Luckily for the actor, his own head seems to have retained its normal size despite the fact Harvard theater has become quite pro-Fishburn in recent years. After a marathon of appearances on Harvard stages that culminated with his participation in three Harvard-Radcliffe Dramatic Club (HRDC) shows last semester, Fishburn has restricted himself to just one play this term, describing it as “methodone to the sort of heroin.” Yet given the intensity of the work Fishburn put into the production—where the previously mentioned monologue constituted the entirety of one of the four short plays presented in last weekend’s “First Shots”—it’s unlikely that he’ll be able to break his addiction anytime soon.
Though Fishburn didn’t start acting particularly early, he became heavily involved in theater during high school and chose to continue with acting when he came to Harvard.
I hadn’t really done any [drama] until I was 13. I think I was “second rose seller.” That’s about as far as it went. And then I auditioned and started acting and did it all through high school. When I got here I got a good first play which was “Equus.” The next semester I did the “Oresteia” on the mainstage, which was fun because it was Mike Donahue [’05] who’s now at the Yale School of Drama...Last semester I did “Knock” with Jess Burkle [’06].
Though Fishburn has had his share of roles on the Loeb Mainstage, one of the major components of his participation in Harvard drama has been his appearances in festivals featuring shorter plays, like HRDC’s annual 24-hour plays project and “First Shots,” which brought new student directors to the Loeb Ex.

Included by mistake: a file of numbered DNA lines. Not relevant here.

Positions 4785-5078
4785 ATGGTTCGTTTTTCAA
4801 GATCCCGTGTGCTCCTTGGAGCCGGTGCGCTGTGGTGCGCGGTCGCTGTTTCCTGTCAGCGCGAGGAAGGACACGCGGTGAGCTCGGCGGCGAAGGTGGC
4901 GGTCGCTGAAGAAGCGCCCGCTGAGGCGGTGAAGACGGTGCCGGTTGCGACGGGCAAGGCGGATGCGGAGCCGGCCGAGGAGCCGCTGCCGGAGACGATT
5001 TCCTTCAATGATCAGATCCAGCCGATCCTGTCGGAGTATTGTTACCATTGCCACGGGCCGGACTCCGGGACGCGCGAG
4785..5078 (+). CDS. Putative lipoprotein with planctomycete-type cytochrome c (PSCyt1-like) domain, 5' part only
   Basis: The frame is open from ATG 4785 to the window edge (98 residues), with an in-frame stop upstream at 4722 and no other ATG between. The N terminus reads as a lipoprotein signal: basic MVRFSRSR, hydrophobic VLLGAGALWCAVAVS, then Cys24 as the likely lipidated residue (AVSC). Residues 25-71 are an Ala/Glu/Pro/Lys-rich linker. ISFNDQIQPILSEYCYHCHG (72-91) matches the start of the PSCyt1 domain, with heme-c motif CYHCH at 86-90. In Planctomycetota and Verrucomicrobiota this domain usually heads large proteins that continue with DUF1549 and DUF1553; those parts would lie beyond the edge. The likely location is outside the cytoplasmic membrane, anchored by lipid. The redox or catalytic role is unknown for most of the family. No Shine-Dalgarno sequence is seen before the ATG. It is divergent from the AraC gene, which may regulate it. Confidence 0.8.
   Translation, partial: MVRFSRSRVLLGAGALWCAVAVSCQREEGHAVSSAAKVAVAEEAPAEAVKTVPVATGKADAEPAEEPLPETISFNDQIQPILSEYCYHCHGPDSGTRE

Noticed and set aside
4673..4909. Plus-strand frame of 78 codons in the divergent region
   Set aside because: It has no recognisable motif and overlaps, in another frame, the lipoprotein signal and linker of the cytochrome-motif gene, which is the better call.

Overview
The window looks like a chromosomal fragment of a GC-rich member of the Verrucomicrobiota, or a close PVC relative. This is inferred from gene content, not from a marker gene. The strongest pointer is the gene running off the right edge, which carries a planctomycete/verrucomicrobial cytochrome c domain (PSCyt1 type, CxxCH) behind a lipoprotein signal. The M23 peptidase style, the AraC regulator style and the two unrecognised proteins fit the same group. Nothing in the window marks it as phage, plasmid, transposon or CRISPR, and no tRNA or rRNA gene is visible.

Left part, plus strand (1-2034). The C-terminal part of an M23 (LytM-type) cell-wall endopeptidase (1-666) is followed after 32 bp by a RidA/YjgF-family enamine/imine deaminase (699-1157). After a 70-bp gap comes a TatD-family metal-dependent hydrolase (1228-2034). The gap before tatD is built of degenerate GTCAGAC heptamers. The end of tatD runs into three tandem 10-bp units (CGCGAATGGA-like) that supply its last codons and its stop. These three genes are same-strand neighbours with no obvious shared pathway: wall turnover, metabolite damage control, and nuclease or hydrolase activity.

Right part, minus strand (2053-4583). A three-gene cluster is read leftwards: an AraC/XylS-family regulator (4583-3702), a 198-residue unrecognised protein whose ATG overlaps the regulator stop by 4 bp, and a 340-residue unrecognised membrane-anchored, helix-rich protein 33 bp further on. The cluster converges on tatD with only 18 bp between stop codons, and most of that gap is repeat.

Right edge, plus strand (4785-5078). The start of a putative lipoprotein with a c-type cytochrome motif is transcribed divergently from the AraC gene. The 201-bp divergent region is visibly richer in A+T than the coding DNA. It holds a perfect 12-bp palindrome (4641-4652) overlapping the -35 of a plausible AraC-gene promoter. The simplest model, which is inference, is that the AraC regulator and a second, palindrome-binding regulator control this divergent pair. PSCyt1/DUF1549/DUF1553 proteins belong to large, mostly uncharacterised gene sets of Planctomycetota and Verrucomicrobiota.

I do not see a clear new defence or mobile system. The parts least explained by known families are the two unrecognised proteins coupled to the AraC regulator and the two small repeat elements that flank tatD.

I was one shot. Can one be a shot? It was one of [Alan Bennett’s] pieces from the mid-90s for British television...I played a park attendant with pedophilic tendencies. It was a really powerful piece.
Though Fishburn says he has an interest in “finding out whether I have an affinity for the training side,” he says he doesn’t regret having come to a college without a drama concentration.
I don’t think it’s the fact that there’s no drama concentration in terms of whether I would have done it or not. I think it’s the fact that there’s no awareness of theater at Harvard, which might be because nobody knows where the theater is...I hope the new theater will [remedy this]. I hope it’ll have enough of a turnover of plays to attract the eyes of students.
And despite his secret fondness for life across the Atlantic, Fishburn admits that there’s one part of American culture he’ll never be able to understand.
I don’t get the American fascination with the musical, which might be related to my inability to sing, dance, look good in a dress...Except West Side Story. I’ve always wanted to be a Jet.